A megathread uploaded to the Super Smash Bros community subreddit has rattled the online gaming community. Various prominent gamers within the network have been accused of verbal abuse, preying on minors, and in some cases, sexual assault. Over the past few weeks, accused gamers have issued personal statements and denied the allegations while some, like Gonzalo "ZeRo" Barrios, have admitted to wrongdoing. It's such a pervasive issue that Nintendo itself has entered the controversy and issued a condemnation. In a statement to IGN, Nintendo officially said:
We are deeply disturbed by the allegations raised against certain members of the competitive gaming community. They are absolutely impermissible. We want to make it clear that we condemn all acts of violence, harassment, and exploitation against anyone and that we stand with the victims.
The news comes after Evo Online called off its highly anticipated game tournament amid accusations of abuse in the gaming community. Its president Joey Cueller was accused of misconduct and will, according to Evo, "no longer be involved with Evo in any capacity."
A culture of abuse — Multiple reports indicate that a culture of abuse and predation festered inside the Super Smash Bros community, which often involves housing various gamers in one location. These user-created and hosted gaming tournaments often take place at people's private homes where rules and regulations around conduct can become fluid and remarkably convenient to evade.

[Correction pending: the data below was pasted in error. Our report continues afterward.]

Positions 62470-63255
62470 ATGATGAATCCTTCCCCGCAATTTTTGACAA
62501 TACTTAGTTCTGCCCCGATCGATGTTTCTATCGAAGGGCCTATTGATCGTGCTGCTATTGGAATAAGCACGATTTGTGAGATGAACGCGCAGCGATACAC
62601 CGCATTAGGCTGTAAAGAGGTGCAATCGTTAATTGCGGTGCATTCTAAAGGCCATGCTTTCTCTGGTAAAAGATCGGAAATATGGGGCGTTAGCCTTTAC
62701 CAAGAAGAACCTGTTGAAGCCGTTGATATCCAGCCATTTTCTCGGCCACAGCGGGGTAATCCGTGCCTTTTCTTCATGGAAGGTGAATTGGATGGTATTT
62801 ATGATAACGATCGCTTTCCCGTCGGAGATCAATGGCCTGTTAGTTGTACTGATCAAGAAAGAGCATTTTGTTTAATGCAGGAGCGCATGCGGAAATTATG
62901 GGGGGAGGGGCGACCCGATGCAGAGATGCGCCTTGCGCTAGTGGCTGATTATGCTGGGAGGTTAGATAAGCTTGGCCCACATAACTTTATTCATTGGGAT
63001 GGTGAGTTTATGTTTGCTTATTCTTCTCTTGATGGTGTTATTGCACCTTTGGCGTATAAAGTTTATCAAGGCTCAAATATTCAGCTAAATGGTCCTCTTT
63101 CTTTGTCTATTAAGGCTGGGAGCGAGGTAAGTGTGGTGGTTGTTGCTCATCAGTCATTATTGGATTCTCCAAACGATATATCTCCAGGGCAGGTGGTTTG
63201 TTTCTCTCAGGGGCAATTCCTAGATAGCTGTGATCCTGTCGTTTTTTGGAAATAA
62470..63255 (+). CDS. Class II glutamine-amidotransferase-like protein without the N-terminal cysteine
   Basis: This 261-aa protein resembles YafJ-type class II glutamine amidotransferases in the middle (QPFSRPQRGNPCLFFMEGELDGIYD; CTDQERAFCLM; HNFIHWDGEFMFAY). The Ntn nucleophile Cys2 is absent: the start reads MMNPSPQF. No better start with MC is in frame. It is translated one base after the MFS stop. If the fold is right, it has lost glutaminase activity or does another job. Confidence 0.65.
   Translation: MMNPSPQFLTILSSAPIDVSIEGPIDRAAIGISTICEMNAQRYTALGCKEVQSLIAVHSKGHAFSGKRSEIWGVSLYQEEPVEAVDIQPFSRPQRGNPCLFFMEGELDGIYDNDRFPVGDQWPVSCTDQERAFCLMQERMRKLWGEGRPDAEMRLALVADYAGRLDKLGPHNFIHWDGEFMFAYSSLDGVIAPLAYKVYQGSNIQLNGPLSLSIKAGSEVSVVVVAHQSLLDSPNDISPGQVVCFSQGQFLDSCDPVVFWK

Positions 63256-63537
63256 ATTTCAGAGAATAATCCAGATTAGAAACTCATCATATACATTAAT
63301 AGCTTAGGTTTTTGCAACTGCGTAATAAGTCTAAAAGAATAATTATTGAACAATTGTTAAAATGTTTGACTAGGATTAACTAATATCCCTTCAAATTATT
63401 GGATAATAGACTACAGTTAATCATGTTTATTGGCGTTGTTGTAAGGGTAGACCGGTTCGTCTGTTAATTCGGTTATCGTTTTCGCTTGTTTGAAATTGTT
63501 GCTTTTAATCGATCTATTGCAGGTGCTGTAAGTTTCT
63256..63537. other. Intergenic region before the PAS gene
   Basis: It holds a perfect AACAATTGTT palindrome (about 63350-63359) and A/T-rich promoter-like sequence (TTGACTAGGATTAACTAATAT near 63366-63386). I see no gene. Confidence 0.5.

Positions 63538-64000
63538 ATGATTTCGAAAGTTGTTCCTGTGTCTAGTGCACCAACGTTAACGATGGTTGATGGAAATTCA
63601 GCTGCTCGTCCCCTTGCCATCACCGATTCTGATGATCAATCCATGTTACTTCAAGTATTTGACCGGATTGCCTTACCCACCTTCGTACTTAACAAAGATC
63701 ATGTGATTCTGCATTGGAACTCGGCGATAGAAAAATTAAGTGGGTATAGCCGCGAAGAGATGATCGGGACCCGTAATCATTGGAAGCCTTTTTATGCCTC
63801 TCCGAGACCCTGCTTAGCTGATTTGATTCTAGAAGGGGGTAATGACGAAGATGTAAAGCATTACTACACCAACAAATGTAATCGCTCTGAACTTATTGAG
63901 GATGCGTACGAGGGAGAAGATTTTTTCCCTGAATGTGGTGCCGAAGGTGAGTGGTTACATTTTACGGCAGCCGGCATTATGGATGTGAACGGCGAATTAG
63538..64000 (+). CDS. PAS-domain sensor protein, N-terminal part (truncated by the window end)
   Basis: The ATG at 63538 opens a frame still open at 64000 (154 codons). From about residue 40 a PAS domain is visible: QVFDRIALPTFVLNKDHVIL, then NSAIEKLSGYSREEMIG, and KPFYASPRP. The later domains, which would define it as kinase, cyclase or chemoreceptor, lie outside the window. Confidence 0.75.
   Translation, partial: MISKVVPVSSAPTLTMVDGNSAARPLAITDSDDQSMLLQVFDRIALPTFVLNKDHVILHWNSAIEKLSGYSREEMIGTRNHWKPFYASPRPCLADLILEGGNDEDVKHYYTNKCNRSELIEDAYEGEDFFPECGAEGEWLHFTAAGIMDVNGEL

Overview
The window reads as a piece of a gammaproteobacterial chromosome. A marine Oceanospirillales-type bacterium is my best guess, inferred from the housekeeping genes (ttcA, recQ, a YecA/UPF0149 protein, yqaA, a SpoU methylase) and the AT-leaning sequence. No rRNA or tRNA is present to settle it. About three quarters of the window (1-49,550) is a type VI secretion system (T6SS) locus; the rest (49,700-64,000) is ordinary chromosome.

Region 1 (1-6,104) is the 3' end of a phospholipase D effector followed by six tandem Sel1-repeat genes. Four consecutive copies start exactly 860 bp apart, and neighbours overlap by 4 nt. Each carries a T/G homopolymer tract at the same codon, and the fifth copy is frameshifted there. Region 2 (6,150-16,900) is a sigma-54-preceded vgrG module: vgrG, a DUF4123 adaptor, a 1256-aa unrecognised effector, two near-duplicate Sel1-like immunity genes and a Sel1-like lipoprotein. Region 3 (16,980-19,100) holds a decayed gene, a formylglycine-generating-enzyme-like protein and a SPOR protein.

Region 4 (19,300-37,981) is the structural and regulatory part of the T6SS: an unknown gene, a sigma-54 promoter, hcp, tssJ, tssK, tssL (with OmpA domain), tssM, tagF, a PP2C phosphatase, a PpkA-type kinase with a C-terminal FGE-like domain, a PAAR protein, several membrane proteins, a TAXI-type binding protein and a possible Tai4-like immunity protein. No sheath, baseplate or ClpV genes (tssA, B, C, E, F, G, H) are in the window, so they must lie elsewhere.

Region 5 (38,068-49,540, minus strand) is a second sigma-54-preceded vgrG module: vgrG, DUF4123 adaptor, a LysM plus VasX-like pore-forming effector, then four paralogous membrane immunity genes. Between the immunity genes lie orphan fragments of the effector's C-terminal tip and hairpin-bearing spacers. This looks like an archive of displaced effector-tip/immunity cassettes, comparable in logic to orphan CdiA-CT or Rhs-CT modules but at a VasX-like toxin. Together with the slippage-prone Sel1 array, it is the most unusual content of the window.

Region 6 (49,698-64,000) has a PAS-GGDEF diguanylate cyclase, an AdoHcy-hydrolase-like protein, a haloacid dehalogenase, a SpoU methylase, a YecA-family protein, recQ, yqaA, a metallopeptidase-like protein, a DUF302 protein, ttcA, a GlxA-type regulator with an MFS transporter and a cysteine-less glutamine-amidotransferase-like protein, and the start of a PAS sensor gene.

At least 60 accusations have come out of this environment in which the accusers claim that they were emotionally abused, preyed upon, and even raped. While most deny wrongdoing, Barrios — who is tremendously popular in the gaming network — has admitted to attempting to solicit pornographic images from minors.
A reckoning for the community — Abuse is not unique to Super Smash Bros' community, but because this game attracts a universal demographic of both young, old, beginner, and advanced enthusiasts, the network of grassroots gamers has an ethical obligation to maintain strict and impenetrable rules around conduct and behavior. An open-door culture where practically anyone, including wrongdoers, have access to housing and interaction with minors ends up creating a hotspot for irreparable and sinister abuse.
It's not an impossible undertaking to make these gatherings safer. If people are going to have gamer-generated tournaments in their private residences beyond official events, they need to communicate clear values, point to trustworthy avenues for reporting misconduct, and make it absolutely clear that there is zero-tolerance for abuse. If the community takes this criticism to heart, this could be a learning opportunity — one that could eventually encourage trust and camaraderie in the ranks, not fear and exploitation.